But here’s the key – the Lord had given him rest.  We can be in the midst of huge struggles and storms of life – and yet still find ourselves in the REST of God. 

We must labour to enter into His rest – because from that place all the real building begins!!

Never Fully Prepared

2 Chronicles 14:9 – There came out against them Zerah the Ethiopian with an army of a million troops, and three hundred chariots; and he came to Mareshah.

King Asa had spent years rebuilding the strength and military numbers of Israel and had done an excellent job.  Eventually he was able to raise an army of over 500,000 men – which would have been a strong confidence for the people of Israel and a deterrent to the surrounding nations against attacking Israel. 

Yet Asa’s 500,000 men paled in comparison to the millions of Zerah’s troops who came out against them. 

No matter how well prepared you are, and how diligent you’ve been at stewarding the resources that God has given you, there will always be challenges to face that are greater than the resources you have to deal with them.  God allows this to happen to increase our dependence upon Him, and so that our victory does not belong to us, but to Him. 

Asa cries out to the Lord, and then arises in faith to attack the army.  Although the odds were overwhelming, Israel carries a massive victory. 

It doesn’t matter what is coming against you – it only matters who is with you!

The Wisdom Of Generations

2 Chronicles 10:8 – But he forsook the counsel of the old men which they had given him, and took counsel with the young men who had grown up with him, who stood before him.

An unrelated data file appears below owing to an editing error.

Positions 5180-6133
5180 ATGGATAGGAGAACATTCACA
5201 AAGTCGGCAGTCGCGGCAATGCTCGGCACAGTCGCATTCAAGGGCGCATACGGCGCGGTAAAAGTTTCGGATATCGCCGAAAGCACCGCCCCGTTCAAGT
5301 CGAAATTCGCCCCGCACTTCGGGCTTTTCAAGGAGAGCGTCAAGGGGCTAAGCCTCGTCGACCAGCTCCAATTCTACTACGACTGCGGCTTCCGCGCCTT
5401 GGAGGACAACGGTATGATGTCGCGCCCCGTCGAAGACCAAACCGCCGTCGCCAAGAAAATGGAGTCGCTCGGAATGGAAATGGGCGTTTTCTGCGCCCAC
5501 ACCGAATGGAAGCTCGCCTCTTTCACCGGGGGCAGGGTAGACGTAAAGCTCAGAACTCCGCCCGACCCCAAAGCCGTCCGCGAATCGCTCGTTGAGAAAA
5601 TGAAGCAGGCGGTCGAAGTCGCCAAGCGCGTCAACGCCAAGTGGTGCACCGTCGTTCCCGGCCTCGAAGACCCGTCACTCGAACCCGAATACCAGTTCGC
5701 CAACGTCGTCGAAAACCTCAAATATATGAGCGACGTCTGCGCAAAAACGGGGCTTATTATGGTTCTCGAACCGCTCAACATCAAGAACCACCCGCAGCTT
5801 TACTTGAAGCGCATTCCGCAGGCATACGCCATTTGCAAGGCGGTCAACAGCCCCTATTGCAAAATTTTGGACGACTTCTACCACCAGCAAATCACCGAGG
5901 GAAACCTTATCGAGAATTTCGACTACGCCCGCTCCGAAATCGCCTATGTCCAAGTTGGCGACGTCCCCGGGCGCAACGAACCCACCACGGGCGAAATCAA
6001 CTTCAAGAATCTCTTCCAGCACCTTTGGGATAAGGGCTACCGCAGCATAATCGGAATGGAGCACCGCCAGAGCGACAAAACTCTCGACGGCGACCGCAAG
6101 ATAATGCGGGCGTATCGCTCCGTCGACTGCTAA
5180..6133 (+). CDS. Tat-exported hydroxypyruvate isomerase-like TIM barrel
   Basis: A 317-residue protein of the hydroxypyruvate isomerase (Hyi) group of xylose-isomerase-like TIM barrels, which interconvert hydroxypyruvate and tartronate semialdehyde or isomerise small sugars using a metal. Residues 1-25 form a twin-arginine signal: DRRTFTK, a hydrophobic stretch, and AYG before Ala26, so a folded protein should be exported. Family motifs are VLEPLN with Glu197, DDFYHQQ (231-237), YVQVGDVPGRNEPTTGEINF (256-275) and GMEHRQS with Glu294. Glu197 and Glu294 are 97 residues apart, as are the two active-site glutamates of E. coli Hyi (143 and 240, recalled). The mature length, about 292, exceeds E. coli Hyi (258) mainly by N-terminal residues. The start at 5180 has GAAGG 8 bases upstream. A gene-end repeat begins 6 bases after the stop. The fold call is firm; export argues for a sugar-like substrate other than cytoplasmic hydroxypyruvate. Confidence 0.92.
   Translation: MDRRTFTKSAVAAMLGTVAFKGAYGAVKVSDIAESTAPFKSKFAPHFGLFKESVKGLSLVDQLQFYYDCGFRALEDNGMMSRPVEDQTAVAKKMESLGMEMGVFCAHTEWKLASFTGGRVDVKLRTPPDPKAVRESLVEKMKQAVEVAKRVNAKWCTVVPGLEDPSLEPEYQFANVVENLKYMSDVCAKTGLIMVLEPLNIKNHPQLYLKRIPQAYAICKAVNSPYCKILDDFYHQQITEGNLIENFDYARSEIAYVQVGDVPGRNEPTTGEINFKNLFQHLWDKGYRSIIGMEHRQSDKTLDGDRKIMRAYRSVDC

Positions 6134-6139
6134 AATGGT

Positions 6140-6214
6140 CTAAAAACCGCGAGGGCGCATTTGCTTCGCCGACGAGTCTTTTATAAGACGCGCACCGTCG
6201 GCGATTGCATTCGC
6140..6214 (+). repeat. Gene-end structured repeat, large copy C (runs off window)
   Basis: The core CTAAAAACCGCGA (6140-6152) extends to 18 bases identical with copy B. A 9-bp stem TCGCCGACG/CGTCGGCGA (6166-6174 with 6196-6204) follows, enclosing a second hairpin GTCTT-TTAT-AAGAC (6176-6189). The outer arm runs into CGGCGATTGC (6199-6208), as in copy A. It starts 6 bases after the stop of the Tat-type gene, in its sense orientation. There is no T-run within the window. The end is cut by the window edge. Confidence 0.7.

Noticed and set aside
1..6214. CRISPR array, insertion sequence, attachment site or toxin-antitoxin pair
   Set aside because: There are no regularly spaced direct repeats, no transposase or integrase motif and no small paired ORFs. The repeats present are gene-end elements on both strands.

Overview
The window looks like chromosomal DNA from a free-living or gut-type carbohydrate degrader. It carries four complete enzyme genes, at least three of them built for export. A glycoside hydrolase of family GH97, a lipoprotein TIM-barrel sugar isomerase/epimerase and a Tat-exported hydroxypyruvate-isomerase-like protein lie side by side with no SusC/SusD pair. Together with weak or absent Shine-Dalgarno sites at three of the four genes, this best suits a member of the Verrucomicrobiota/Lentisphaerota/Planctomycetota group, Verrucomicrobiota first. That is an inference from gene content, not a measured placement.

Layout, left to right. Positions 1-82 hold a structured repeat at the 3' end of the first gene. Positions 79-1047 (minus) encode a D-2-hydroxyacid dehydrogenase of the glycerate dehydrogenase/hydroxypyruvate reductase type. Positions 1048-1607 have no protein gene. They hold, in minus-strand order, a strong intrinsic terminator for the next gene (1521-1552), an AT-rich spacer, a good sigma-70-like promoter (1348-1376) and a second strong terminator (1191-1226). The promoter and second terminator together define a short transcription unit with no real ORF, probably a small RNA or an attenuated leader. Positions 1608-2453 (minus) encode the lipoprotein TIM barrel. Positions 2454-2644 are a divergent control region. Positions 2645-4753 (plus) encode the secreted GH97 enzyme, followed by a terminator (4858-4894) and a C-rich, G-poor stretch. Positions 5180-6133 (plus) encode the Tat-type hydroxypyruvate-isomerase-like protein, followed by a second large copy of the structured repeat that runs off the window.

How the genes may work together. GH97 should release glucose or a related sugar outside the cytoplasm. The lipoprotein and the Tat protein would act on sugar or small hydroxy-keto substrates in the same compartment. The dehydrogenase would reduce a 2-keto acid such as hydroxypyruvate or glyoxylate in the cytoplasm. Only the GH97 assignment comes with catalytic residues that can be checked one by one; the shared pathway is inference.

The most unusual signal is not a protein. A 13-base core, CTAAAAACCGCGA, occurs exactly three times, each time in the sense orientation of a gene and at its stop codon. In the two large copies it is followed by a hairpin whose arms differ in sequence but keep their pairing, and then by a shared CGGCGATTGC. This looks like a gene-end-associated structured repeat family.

When Rehoboam took over the kingship from Solomon, he was presented with a challenge.  All of Israel came to his coronation – but they stated that Solomon had made their lives difficult and pushed them into hard service.  They said to Rehoboam, that if he would make their yoke lighter, they would serve him. 

As Rehoboam considered this, there were two groups of people that he consulted with.  One was the old men, the other were the young men.  The old men counselled him to have mercy on the people and relieve their burden – the young men advised him to increase the people’s service and demand more from them. 

Rehoboam ended up ignoring the counsel of the old men, and went with the counsel of those who had grown up with him.  As a result, the nation of Israel split that day, and 10 tribes walked out from under Jerusalem’s governance. 

The lesson in this story is not to forsake the advice of those who have been around a long time.  We can become so enamoured with the good ideas of our contemporaries that we forget to look back and listen to the voices of our fathers.  There can be real wisdom found when we listen to those who have gone before us, who understand not only the situation we are in today, but how we got to that situation in the first place.